The FDA approved Tybost for pediatric use following new clinical trial data showing safety and efficacy in adolescents aged 12–17. Pediatric approval was made in October.

Children taking Tybost with Prezista must weigh at least 88 pounds (40 kg). Children taking Tybost with Reyataz must weigh at least 77 pounds (35 kg).

Read more about Tybost (and these other medications) in the Positively Aware HIV Drug Guide. See the FDA update at bit.ly/356Waf9.

TB treatment update

Thanks to new findings in tuberculosis (TB) research, treatment updates for people also living with HIV were made in September.

The new research in TB diagnostics, therapeutics, pharmacology, and drug resistance led to changes in the U.S. HIV guidelines covering opportunistic infections (OIs) in adults and adolescents. Key highlights from the update announcement are below. Read more at aidsinfo.nih.gov.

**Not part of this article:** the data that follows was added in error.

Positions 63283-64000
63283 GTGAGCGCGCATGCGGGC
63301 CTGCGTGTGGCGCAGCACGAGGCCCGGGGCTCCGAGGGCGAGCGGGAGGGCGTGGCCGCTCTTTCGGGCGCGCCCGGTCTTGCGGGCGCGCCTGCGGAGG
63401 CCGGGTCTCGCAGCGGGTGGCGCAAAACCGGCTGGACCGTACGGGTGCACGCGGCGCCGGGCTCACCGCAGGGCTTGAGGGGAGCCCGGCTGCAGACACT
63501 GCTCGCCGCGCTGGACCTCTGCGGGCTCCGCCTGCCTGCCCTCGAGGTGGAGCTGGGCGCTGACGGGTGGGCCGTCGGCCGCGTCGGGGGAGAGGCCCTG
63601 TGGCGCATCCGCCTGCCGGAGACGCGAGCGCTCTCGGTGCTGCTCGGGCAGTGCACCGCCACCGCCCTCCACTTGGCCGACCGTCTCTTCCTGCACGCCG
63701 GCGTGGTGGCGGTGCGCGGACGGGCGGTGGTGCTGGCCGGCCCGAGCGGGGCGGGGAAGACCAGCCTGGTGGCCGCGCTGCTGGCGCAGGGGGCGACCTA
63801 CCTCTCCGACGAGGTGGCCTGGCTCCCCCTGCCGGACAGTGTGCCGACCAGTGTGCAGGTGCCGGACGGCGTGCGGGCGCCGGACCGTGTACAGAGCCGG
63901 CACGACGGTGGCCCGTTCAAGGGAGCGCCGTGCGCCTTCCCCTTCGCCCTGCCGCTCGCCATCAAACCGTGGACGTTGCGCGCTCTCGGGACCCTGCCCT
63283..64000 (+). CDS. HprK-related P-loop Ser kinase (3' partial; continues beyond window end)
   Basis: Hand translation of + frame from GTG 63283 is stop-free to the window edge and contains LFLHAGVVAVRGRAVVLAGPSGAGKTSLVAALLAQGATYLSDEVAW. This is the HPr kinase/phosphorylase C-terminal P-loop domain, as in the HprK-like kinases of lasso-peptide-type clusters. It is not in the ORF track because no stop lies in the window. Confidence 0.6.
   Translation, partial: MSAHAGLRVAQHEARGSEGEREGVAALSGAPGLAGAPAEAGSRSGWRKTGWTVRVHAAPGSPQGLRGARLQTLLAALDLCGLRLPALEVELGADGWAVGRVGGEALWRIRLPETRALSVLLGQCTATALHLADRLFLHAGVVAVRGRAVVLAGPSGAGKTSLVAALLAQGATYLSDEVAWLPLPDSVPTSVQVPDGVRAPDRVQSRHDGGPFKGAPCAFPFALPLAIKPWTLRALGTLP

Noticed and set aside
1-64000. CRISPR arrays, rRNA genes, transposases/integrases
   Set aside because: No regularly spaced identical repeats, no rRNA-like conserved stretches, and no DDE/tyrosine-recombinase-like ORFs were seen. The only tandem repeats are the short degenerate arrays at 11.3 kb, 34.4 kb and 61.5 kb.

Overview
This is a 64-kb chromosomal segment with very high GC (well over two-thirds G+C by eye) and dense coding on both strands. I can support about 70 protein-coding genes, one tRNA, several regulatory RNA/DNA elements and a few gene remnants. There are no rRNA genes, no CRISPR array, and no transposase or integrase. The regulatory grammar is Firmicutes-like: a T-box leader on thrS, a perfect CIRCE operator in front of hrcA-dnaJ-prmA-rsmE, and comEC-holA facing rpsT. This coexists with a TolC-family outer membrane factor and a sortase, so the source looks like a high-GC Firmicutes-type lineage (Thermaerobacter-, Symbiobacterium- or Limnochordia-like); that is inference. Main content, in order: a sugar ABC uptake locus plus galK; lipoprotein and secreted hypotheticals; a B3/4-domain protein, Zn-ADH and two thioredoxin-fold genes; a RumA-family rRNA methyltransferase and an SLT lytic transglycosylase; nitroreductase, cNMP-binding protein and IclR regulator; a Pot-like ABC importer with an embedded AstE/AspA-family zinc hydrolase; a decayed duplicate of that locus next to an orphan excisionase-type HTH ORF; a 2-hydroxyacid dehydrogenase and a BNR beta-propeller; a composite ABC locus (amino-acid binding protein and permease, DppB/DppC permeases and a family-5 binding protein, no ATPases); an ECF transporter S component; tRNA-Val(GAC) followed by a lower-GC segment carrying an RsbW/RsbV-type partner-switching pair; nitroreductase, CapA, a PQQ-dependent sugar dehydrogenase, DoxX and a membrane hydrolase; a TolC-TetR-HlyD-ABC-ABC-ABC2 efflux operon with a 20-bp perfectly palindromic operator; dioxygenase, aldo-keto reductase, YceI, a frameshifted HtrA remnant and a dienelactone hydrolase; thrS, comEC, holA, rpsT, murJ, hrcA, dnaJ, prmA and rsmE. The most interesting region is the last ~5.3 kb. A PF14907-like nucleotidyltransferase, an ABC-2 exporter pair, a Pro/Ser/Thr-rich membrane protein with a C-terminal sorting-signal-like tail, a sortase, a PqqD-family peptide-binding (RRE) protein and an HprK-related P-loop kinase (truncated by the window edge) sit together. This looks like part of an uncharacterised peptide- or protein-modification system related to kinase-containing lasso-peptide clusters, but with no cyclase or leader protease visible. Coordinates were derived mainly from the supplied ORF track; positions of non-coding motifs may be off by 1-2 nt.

• For people starting HIV therapy who are at high risk for developing TB-associated immune reconstitution inflammatory syndrome (TB-IRIS), preemptive prednisone is recommended as adjunctive therapy.
  • The 3HP regimen (weekly isoniazid plus rifapentine for 3 months) for the treatment of latent tuberculosis infection (LTBI) is now recommended as an alternative regimen when provided as self-administered therapy or directly observed therapy (DOT).
  • Four months of daily rifampin monotherapy is now recommended for the treatment of LTBI in patients who cannot receive isoniazid.